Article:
However, upon reading the report “Insiders Tell All,” an article on page five under the title “Ensnaring Holders of Gold and Diamonds,” a bullet point there has me quite concerned. It mentions that holders of silver coins totaling $5000 or more may trigger a precious metal dealer to file IRS Form 1099B.
Since last summer, I have been accumulating American silver eagle coins… It is my intention to hedge against inflation and leave a legacy to my three grown children. If it eventually becomes necessary for me or my children to sell this silver collection, what happens then? Is Uncle Sam going to come after me with a big capital gains bill?
The bullet point in our Special Report, “Insiders Tell All: 29 New Snares IRS Bureaucrats Are Using to Zero In on Unsuspecting Taxpayers and Their Assets,” applies specifically to pre-1965 “junk” silver coins only. Moreover, the potential reporting trigger pertains to the coins’ face value (a pre-1965 90% silver dime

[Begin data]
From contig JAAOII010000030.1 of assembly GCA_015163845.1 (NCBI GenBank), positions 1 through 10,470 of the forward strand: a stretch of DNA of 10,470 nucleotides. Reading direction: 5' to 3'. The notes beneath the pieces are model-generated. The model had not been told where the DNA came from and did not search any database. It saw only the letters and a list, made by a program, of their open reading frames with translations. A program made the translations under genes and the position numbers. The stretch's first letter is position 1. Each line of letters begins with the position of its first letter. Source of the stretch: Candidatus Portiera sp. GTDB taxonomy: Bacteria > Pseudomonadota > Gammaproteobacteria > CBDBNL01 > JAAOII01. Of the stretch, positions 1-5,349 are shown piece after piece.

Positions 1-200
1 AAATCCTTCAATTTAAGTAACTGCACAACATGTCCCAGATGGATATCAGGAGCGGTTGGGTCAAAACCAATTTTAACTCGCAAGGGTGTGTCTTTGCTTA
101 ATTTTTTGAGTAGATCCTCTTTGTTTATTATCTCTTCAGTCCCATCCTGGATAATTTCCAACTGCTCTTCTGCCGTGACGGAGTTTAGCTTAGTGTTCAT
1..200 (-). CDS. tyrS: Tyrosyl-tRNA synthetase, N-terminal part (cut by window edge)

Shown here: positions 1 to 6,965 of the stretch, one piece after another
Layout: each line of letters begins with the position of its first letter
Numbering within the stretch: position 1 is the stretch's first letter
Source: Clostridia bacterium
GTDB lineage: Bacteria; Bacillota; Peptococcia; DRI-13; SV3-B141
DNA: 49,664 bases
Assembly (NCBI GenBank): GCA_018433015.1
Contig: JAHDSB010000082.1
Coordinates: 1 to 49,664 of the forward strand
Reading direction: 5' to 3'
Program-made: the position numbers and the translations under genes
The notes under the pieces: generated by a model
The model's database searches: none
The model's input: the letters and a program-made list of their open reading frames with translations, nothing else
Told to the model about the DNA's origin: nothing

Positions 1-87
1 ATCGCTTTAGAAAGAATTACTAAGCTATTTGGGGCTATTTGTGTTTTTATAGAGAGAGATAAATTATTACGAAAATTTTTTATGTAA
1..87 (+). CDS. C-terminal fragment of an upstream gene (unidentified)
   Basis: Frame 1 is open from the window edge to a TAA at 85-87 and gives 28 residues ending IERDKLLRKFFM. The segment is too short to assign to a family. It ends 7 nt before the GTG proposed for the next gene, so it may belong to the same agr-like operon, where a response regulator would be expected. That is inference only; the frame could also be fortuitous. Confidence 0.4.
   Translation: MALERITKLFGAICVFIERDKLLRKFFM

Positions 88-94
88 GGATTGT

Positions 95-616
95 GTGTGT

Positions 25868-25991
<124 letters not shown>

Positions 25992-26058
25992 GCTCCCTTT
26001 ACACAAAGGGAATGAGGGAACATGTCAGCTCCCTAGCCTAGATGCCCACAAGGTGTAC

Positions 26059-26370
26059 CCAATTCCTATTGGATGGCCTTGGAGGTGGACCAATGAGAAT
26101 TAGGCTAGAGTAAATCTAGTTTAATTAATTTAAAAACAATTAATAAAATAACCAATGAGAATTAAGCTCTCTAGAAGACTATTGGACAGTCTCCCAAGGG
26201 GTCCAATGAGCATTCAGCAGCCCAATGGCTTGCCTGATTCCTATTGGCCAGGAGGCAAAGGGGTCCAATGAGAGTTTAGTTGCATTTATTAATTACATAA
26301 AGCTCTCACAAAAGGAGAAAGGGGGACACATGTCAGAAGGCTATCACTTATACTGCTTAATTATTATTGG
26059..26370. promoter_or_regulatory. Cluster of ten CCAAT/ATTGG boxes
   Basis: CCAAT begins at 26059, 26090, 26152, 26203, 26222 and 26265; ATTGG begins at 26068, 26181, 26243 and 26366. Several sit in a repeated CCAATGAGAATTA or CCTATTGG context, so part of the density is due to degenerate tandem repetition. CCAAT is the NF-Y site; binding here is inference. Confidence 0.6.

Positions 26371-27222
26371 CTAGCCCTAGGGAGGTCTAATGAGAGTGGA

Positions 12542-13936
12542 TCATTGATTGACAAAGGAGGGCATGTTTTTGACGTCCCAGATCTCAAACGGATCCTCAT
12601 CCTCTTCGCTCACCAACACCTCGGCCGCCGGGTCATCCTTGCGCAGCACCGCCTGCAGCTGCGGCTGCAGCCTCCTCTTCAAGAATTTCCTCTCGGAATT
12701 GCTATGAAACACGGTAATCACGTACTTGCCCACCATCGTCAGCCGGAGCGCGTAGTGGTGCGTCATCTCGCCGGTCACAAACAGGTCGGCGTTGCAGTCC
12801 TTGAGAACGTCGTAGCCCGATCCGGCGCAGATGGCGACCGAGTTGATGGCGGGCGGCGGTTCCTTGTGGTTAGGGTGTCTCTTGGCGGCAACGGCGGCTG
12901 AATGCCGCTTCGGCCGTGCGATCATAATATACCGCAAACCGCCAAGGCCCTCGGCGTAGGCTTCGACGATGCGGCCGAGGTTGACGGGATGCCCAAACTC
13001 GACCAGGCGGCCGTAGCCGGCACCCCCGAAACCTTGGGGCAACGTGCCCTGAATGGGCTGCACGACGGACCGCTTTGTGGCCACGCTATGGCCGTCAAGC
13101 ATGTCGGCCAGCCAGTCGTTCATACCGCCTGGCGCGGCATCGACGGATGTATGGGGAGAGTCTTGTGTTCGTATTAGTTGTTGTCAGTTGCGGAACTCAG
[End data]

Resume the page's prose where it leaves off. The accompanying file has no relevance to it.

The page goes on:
has a face value of 10 cents but an intrinsic metal value of about $1.40).
Dealers aren’t normally required to file a Form 1099-B unless a cash transaction of $10,000 or more takes place. But some will report transactions of as little as $5,000 just to be safe – in their minds, anyway.
There are a few other reporting thresholds, but they rarely apply to individual buyers or sellers. The bottom line is that if you don’t make purchases of $10,000 or more using cash, you’re unlikely to have your transaction reported to the IRS.
Dangerous Infections on the Rise and How to Cope
Scott W. writes: Hi, Lee, I can’t thank you enough for all the help you are. I have recommended your newsletter and book on privacy to I don’t know how many people. The efforts of you and your staff are greatly appreciated.
My sister has a lung infection that the doctors have given up trying to treat with antibiotics. They have told her that she is just going to have to learn to live with it. Have you ever heard of colloidal silver being used in a nebulizer?